Reporting on data that isn’t there Part 2 (Outer Joins)

Monday 23 March 2009 @ 11:55 am

This picks up on last months thread showing how to “fill in the gaps”  in a report that is missing a product, salesman or date.  The second option is to add a primary table that has all the values you want, and to link from this table to your existing tables, using an outer join.

Lets take the example from the last post where we want ALL salesmen to show up, even if they have no sales this month.  So we find a table that includes all of the salesman and use this table as the reports primary table.  Link this table to your transaction table with a “Left Outer” join.  This tells the database that you want all records from the primary table and only matching records from the transaction table.  Now all salesmen will show up and will also be available for cross-tabs and charts.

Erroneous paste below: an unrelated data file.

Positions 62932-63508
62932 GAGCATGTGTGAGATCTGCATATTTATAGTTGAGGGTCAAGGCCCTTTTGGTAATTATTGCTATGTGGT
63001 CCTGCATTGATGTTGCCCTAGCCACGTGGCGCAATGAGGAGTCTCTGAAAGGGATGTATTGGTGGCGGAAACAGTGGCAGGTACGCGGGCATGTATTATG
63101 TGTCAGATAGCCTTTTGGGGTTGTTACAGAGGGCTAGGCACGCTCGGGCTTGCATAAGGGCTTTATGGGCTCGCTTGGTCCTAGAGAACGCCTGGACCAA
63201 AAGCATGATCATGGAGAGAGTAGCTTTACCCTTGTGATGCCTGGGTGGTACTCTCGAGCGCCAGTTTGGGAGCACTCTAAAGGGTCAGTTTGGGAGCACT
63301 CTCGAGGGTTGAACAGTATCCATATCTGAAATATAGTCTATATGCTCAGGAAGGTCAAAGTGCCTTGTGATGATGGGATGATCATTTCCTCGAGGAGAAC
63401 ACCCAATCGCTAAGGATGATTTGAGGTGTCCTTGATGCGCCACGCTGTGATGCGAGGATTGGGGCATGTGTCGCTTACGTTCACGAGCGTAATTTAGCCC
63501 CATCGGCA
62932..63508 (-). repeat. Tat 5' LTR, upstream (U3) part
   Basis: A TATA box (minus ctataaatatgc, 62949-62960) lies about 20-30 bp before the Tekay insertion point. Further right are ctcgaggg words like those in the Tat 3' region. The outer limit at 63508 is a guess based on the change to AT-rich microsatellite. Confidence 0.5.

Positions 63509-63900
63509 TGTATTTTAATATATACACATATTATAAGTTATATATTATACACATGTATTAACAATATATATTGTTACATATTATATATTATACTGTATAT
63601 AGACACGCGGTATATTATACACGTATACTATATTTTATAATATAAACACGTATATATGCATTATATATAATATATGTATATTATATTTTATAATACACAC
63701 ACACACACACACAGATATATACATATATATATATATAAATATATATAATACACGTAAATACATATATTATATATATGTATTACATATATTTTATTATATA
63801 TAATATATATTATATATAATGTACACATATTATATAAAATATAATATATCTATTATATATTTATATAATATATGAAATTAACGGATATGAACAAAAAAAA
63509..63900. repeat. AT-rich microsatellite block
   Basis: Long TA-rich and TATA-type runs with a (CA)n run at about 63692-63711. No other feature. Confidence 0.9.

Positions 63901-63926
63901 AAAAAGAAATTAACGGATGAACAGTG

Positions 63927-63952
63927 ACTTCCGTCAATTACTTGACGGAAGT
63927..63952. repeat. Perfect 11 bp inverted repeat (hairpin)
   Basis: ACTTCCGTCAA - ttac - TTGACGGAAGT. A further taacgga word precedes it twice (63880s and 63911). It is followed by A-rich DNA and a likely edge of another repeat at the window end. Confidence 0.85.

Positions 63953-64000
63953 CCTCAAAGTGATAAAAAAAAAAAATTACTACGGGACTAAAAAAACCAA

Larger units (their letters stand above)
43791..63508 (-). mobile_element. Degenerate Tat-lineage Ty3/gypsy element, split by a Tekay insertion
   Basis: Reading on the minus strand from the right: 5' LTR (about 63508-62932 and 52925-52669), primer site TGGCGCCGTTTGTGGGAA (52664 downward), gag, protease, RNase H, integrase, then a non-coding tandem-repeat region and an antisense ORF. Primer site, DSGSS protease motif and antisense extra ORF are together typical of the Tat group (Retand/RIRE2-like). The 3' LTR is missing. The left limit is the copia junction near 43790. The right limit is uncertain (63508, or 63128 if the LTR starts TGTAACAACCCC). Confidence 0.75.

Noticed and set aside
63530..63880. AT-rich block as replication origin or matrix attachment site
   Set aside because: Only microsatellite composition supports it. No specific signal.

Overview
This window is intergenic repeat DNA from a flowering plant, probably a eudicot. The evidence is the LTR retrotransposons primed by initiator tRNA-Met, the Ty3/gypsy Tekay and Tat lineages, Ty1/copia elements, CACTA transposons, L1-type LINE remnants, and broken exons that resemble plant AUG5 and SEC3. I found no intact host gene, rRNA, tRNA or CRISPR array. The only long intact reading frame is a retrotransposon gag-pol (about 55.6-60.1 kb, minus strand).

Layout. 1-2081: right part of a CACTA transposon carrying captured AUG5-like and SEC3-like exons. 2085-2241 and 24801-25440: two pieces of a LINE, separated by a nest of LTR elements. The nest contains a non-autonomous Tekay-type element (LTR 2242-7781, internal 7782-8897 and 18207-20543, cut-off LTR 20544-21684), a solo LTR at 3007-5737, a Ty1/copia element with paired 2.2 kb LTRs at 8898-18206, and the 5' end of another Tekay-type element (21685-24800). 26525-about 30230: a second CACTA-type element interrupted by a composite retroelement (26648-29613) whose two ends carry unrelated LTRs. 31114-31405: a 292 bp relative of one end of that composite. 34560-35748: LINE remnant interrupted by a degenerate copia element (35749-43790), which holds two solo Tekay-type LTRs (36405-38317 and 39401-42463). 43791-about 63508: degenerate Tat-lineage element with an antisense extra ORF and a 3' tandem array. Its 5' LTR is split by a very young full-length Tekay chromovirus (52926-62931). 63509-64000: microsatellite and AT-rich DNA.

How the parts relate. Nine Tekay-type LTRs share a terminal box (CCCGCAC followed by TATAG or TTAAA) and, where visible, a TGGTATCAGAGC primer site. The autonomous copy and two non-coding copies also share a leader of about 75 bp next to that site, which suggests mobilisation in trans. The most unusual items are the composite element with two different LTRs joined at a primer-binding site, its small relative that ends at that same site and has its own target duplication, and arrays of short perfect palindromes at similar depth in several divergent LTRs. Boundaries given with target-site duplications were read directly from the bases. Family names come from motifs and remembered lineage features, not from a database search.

However, there is a serious weakness to this approach. If you put ANY criteria on the transaction fields, you cancel the effect of the outer join.  So in our example, if you were to select transactions for one month, you would then lose all salesmen who had no sales in that month.  To keep the outer join behaviour in place you have to eliminate ALL criteria from the ‘Outer’ or optional table.  That means including ALL transactions for ALL months in the report.  You can suppress the details of the records you don’t want to see and you can write formulas to make sure that only those records in the month are included in your totals.  But if your database is large, this makes for a very slow report.

There are methods in more advanced SQL to filter your outer joins. You can read about some of these, and a full explanation of Joins, in The Expert’s Guide to SQL Expressions, Options and Commands.

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